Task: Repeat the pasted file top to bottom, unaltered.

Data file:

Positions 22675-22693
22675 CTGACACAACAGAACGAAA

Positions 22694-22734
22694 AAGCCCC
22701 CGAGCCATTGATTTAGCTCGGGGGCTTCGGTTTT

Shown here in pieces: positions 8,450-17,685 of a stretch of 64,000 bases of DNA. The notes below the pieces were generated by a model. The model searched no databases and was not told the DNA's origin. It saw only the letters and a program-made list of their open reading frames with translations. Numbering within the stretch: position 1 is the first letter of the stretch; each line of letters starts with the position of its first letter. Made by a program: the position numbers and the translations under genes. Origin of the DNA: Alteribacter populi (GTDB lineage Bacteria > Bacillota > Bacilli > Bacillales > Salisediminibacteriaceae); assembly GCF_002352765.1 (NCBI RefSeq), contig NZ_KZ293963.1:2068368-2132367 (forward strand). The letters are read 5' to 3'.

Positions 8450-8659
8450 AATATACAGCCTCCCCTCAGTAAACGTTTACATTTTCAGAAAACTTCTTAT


Positions 22675-22693
22675 CTGACACAACAGAACGAAA

Positions 22694-22734
22694 AAGCCCC
22701 CGAGCCATTGATTTAGCTCGGGGGCTTCGGTTTT

Shown here in pieces: positions 8,450-17,685 of a stretch of 64,000 bases of DNA. The notes below the pieces were generated by a model. The model searched no databases and was not told the DNA's origin. It saw only the letters and a program-made list of their open reading frames with translations. Numbering within the stretch: position 1 is the first letter of the stretch; each line of letters starts with the position of its first letter. Made by a program: the position numbers and the translations under genes. Origin of the DNA: Alteribacter populi (GTDB lineage Bacteria > Bacillota > Bacilli > Bacillales > Salisediminibacteriaceae); assembly GCF_002352765.1 (NCBI RefSeq), contig NZ_KZ293963.1:2068368-2132367 (forward strand). The letters are read 5' to 3'.

Positions 8450-8659
8450 AATATACAGCCTCCCCTCAGTAAACGTTTACATTTTCAGAAAACTTCTTAT